FAQs: Emergency services trauma intervention programme (ESTIP)

Here you will find the answers to some frequently asked questions around our emergency services trauma intervention programme.


Why should I adopt this?

In the emergency services, exposure to potentially traumatic events are routine experiences for personnel, which may negatively impact their long-term wellbeing, particularly where inadequate support is available.

ESTIP has been designed to specifically to address the trauma support needs of the emergency services, and reflects current understanding of best practice in early trauma interventions.

What is the process to adopting this in my force?

ESTIP is a force led programme and should have the agreement and approval of senior leaders. Forces will contact the National Police Wellbeing Service (NPWS) to register their interest.

What is the cost?

Training in ESTIP is provided free of charge by the NPWS, however the model requires a dedicated coordinator.

How does this link in with the other live services such as peer support and psychological surveillance?

Peer support is the foundation on which ESTIP is based. Trained peer supporters are eligible to undertake our ESTIP training courses.

Psychological surveillance is an online assessment for officers and staff in the highest risk roles and this service will complement ESTIP.

Why are we offering the post incident support programme?

This programme has been developed, in conjunction with a specialist, third party supplier, to:

  • ensure the safety and wellbeing of the individual and that of the whole team, whilst returning them to operational duties in the shortest possible time
  • raise awareness and educate police personnel about the possible impact of critical incidents and thereby reduce the likelihood of traumatic long-term effects
  • support and help management and individuals at the time of an incident by providing a post incident support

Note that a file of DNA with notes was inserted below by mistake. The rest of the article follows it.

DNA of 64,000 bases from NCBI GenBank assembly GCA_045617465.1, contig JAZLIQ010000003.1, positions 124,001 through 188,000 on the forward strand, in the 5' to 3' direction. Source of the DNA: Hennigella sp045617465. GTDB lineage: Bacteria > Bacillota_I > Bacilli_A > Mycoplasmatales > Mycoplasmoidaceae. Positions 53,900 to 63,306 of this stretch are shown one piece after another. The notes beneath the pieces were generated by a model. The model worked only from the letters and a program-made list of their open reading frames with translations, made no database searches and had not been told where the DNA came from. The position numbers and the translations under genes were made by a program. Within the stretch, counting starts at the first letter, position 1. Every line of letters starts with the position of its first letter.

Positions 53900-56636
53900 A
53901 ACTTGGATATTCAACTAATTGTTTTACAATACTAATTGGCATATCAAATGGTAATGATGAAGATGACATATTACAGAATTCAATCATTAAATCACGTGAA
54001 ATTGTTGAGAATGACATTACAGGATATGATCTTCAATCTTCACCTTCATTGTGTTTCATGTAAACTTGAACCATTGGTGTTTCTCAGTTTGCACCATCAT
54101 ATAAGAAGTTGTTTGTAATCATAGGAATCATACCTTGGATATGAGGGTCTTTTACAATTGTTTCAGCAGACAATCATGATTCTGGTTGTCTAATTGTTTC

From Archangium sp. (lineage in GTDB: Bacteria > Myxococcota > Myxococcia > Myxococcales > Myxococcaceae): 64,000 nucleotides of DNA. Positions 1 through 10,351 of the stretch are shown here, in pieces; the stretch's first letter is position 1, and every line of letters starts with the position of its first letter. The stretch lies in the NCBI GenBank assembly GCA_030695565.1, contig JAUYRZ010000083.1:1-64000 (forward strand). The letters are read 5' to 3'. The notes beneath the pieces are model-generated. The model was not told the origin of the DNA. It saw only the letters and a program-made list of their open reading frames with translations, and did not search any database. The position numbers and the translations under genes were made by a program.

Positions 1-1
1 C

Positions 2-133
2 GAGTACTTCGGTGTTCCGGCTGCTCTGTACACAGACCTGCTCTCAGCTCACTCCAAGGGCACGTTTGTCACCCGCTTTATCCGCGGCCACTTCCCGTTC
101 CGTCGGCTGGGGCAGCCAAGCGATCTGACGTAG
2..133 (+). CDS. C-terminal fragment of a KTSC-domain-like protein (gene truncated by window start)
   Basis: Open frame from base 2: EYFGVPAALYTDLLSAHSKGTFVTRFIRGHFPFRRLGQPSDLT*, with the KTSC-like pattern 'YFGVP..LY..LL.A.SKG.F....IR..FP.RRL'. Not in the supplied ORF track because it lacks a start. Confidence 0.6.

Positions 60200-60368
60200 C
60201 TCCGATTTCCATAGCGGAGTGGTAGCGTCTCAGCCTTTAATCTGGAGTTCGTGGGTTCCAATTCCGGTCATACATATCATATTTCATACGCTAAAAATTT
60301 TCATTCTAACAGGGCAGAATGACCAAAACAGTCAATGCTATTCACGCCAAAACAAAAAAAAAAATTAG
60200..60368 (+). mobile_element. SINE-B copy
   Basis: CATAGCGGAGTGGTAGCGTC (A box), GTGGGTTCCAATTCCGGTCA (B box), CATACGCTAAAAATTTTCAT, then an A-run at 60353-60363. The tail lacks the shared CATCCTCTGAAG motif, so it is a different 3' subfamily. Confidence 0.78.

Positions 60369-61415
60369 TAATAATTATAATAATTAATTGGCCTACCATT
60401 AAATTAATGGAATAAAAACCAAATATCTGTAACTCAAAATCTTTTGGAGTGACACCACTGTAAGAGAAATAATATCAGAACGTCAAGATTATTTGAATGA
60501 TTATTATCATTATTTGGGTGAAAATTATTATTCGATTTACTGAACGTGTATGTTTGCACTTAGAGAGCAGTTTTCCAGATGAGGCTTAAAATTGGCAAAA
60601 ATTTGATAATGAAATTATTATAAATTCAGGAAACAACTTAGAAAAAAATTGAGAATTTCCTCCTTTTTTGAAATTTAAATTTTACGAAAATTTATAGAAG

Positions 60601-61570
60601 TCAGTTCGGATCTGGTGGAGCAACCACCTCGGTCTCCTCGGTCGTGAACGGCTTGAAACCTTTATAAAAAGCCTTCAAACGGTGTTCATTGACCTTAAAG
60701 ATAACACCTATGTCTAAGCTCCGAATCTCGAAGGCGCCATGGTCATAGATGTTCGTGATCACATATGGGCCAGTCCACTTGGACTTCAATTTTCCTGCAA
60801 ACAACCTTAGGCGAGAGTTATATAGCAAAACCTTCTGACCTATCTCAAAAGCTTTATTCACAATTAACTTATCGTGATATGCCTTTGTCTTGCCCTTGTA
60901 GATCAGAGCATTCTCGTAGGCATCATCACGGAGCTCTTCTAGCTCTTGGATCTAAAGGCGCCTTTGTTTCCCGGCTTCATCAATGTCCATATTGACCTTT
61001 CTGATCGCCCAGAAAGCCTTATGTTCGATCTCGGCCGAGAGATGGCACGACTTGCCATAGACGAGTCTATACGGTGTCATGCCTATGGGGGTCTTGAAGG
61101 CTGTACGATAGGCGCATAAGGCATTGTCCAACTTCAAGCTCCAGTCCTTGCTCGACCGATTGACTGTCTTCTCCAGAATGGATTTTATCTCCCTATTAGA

• normalise the emotional reactions of an individual to a critical incident by a process of demobilisation and defusing
  • reinforce confidence through a structured remobilisation and return to work programme
  • provide an on-going system of support for individuals and their families as appropriate
  • increase your awareness of the impact of being exposed to critical incidents
  • provide opportunities to develop appropriate skills and responses to support colleagues
  • understand when it is appropriate to refer to occupational health
  • help individuals protect their own mental health and wellbeing

Forces will be invited to attend the post incident support programme training or they can request to become involved.

All forces undertaking this training must agree to provide a technical/instructor level officer in the role that the specific training course is focused on. To act as a specialist to focus on local knowledge and procedures of that force.

All police officers and staff who are involved, or likely to be involved in a post incident procedure or have responsibility for a member of staff who is involved in the post incident support procedure are eligible to take this training.

For clinicians

What if we use an EAP – process?

EAPs may be used as a signposting resource.

How does this link with OH standards, psychological surveillance, and psychiatric assessments?

OH standards provide forces with a baseline guide of services, one of which is to provide psychological surveillance. This is a pro-active tool for psychological wellbeing whereas ESTIP is a number of tiered interventions that are used post incident.

For chief officers

What support are you providing to my force to adopt?

The NPWS will provide guidance and training free of charge for forces who adopt ESTIP.

This will support the workforce to manage and deal with the aftermath of continuous exposure to traumatic incidents.